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Re: Testing web page accessibility by phone

From: David Poehlman <poehlman1@comcast.net>
Date: Fri, 31 May 2002 11:42:16 -0400
To: phoenixl <phoenixl@sonic.net>, w3c-wai-ig@w3.org
Message-id: <008301c208b9$be4b19c0$91e03244@DAVIDPOEHLMAN>

in addition to using the features I mentioned earlier, there is also a
search feature that can be employeed by jaws on web pages.  As a blind
person who has been using assistive technology since the early 80s, I
can say with certainty that yes, it takes us more time.  It even takes
us more time to walk down the street.  I can also say with certainty
that untill you make computers and computing as simple as turning on a
lamp, you will always have a devide of some sort between those who feel
comfortable with and are efficient with the technology and those who are
not.  Most of what you describe here can be over come unfortunately for
those who don't want to do it by effort.

----- Original Message -----
From: "phoenixl" <phoenixl@sonic.net>
To: <phoenixl@sonic.net>; <poehlman1@comcast.net>; <w3c-wai-ig@w3.org>
Sent: Friday, May 31, 2002 11:38 AM
Subject: Re: Testing web page accessibility by phone


Her observations on the time issue are quite interesting and are similar
to some other comments that have been sent to me by blind people.
I asked her permission to post her note as more information for
people to consider on the issues.

A question to consider is how much do blind people want to put into
learning their access technology.  A goal should be to make things as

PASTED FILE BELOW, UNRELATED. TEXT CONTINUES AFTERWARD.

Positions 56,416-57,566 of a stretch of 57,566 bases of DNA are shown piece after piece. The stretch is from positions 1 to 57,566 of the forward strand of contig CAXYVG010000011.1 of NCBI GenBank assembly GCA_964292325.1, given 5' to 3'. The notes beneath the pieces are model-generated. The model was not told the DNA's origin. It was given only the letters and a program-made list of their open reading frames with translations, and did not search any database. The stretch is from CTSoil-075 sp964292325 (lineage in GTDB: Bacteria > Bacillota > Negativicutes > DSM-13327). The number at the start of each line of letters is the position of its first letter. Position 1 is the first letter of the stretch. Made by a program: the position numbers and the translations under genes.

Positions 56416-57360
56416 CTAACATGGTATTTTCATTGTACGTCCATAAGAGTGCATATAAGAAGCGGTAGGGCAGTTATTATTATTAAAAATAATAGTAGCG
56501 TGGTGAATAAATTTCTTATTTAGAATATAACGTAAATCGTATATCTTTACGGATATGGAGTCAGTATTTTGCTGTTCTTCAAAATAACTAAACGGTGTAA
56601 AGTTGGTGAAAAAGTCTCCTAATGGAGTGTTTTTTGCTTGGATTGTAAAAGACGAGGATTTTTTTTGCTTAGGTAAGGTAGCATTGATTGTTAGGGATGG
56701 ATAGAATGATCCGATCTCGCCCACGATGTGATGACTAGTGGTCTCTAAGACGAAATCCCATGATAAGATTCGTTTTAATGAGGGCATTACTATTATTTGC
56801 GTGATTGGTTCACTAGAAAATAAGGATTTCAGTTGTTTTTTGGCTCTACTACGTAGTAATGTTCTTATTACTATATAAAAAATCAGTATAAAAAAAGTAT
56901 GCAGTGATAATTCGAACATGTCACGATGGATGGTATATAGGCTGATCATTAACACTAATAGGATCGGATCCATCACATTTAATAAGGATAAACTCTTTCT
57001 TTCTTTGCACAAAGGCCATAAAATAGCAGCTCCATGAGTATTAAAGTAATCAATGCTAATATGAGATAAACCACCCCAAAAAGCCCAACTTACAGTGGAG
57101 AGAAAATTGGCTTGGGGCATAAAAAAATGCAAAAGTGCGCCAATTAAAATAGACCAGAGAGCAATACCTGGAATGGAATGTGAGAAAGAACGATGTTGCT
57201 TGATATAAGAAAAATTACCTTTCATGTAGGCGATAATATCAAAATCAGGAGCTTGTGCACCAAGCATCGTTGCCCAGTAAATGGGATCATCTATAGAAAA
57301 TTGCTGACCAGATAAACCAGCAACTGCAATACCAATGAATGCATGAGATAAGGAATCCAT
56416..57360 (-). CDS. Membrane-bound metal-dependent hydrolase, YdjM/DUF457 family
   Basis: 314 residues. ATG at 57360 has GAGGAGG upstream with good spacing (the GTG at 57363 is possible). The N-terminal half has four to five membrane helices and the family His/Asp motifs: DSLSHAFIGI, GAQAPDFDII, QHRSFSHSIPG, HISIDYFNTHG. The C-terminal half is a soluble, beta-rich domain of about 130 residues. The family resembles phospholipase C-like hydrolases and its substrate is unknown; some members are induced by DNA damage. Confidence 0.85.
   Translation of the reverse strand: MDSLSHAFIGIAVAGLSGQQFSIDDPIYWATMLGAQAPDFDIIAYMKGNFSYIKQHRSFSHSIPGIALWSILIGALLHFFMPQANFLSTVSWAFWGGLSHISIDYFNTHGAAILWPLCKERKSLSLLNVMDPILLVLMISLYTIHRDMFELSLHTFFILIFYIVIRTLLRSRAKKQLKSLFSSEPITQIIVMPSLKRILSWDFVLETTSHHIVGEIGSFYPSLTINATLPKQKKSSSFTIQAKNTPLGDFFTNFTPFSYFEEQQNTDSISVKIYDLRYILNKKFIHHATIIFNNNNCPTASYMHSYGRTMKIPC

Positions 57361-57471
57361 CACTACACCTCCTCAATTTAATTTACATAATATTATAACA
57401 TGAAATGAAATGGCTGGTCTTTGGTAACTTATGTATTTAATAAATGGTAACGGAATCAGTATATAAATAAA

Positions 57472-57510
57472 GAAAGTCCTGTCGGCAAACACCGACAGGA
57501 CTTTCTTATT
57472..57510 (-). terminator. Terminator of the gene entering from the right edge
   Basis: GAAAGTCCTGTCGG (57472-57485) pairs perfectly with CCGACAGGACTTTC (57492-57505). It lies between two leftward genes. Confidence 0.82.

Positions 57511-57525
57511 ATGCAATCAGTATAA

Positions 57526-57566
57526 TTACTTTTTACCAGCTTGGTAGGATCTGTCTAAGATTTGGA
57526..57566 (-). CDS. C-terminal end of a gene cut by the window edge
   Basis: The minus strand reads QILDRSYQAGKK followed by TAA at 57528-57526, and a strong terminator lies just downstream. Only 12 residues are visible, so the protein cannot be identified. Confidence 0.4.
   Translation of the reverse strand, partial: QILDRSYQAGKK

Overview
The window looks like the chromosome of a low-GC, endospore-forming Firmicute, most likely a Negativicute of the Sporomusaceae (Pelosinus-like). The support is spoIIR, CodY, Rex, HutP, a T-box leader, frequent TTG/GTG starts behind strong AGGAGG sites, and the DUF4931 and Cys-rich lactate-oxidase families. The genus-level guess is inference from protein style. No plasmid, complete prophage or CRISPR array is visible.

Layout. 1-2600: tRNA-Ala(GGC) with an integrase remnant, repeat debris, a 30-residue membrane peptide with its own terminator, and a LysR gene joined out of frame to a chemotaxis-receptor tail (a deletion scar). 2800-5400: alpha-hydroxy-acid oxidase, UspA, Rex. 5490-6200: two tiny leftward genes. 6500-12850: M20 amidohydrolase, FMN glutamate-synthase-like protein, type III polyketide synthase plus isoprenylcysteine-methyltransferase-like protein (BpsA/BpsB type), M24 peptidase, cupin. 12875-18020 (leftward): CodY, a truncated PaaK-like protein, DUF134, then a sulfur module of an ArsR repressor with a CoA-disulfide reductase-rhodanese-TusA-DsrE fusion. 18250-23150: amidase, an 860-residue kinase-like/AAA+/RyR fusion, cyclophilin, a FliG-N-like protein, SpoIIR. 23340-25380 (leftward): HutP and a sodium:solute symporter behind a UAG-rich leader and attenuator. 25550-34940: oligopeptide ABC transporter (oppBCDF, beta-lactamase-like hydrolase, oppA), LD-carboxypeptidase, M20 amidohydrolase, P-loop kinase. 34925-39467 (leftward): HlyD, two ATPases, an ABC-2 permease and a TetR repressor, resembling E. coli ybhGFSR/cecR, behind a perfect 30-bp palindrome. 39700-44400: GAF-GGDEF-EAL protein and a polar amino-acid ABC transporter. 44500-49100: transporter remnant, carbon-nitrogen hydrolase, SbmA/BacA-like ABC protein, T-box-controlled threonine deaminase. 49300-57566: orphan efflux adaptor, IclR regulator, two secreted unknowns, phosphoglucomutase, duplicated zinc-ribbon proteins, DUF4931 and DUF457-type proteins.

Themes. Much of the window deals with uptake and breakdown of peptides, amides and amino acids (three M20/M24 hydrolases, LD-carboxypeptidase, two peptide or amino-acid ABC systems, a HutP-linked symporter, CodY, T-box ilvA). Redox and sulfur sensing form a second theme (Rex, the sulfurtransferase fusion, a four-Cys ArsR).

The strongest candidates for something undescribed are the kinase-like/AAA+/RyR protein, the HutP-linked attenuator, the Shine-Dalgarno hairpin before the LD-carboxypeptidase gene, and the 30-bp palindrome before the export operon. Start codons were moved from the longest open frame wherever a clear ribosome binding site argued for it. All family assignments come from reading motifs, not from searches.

simple as possible.

I've been talking with her and some other blind people about doing
some research into a couple of these areas.  It is looking like there's
possibility to get it sponsored through the Berkeley campus.


> It does not help me at all.  A bunch of things are being confused
> In order to speed the process of using a web page, one needs to take
> into account several factors and none of them are listed here.  First,
> One needs to make sure that access is not deminished for some in favor
> of some. next, one needs to really know how to use their tool.  If you
> are using jaws for windows for instance, there a number of
> possibilities.  If a page has frames, you can get a list of the
> You can get a list of links and actually have them presented in
> orders depe ding on whether or not you have visitted them.  then it
> becomes, visitted only, alphabetical list of all or tab ordered list
> all.  Newly added is the ability to be presented with a list of
> on a page and this is usefull when pages are propperly marked up.
> If she wants to talk to us, she should join the list.
Received on Friday, 31 May 2002 11:43:31 UTC

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